Theses (Historic Preservation)
Thesis or dissertation
Date of this Version
Managers of historic sites must address issues of visitation, conservation, documentation, recording, and educational programs as part of their responsibilities on a daily basis. As a result, vast amounts of data in varying formats have to be organized to satisfy both current and future needs. Due to the absence of a universal preservation management methodology, often the best methods and most useful software for the needs of the site are difficult to identify, expensive to deploy, have a questionable long-term service life and have difficulty addressing the wide range of factors at play on a historic site. Data that is collected is often not processed to a level where it can have long term usefulness resulting in swollen servers that contain vast amounts of data that can be difficult to isolate for a given need. In house solutions often are conceived out of necessity, typically are unique to a given site and often result in data that serves only a narrow range of functions. Adding to this complex web, sites are often dependent on outside forces to help with the collection process. Still, different parties can often arrive at different solutions, even when focusing on the same resource, resulting in the redundancy of labor and data. Focusing on Frank Lloyd Wright’s Taliesin West office space, as a case study, this thesis attempts to evaluate and compare past and current data collection methods used by both Taliesin, as well as outside parties, in an effort to identify a common foundation on which a Building Information Modeling (BIM) platform could be constructed. The modern use of Building Information Modeling (BIM) has great potential for historic sites, but the high costs and steep learning curves associated with the leading BIM software significantly reduces the likelihood that they will find solid traction in the management of historic sites in the near future. As a result, an additional goal is to identify a cost-effective digital methodology that employs BIM style management, which can address several current issues. These includes 1) helping to reduce data collection redundancy, 2) offering a resource that can meet the wide range of needs of the Taliesin management team on both a day-to-day, as well as a long term basis, and 3) offering solutions to meet the needs of outside parties without having to radically modify or redo existing data.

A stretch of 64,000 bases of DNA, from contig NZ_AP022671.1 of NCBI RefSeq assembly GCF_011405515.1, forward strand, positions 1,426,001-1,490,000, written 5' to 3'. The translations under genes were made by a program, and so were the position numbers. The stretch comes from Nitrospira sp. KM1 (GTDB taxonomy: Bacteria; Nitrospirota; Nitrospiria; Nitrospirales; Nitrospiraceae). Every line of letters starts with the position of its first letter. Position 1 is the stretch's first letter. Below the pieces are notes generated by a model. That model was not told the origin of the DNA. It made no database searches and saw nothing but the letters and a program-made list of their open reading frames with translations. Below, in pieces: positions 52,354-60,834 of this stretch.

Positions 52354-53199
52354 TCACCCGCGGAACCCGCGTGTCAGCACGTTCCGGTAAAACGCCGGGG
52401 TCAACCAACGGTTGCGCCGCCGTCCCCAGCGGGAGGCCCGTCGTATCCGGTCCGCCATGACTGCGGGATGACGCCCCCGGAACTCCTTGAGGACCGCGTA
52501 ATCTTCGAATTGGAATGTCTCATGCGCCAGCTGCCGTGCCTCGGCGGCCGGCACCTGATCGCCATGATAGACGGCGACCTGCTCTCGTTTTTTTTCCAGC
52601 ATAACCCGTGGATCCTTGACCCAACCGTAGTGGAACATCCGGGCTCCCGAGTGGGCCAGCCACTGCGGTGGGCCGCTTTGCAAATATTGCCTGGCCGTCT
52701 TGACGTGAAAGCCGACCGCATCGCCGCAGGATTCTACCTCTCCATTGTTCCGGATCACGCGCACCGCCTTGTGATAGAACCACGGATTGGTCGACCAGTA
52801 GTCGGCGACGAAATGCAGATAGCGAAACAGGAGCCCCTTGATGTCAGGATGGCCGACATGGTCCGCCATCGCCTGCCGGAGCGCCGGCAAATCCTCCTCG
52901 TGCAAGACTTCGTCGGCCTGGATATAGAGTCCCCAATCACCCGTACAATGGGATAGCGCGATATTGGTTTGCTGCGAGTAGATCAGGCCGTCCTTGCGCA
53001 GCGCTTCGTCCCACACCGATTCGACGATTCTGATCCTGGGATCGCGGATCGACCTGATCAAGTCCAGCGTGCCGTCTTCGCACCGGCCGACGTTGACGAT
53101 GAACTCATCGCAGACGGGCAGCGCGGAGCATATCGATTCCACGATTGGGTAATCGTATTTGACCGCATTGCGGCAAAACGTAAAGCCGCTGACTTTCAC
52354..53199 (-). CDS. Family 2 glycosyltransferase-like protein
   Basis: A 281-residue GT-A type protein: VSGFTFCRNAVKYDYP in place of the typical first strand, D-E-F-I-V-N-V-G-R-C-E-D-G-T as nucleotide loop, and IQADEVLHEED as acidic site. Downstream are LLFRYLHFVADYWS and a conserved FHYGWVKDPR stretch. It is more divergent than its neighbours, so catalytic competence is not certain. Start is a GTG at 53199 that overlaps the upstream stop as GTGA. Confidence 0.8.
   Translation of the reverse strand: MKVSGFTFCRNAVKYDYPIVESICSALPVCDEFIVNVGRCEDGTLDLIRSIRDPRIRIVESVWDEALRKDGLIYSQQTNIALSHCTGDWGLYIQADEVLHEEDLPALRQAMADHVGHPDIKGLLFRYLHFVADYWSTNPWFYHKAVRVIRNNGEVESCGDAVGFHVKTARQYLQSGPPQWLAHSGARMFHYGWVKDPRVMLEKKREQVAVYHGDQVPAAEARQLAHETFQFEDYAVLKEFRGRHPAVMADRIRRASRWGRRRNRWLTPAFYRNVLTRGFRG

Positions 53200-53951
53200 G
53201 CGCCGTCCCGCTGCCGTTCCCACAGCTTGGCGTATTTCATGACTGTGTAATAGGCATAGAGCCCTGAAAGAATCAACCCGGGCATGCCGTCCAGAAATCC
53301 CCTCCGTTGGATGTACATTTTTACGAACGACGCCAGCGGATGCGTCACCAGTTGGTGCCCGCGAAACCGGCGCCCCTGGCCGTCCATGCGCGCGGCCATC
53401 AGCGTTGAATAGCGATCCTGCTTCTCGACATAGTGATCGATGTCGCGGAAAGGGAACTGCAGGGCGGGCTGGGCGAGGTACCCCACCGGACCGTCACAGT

recording, bim, site management, Frank Lloyd Wright, Sketchup
Date Posted: 06 August 2020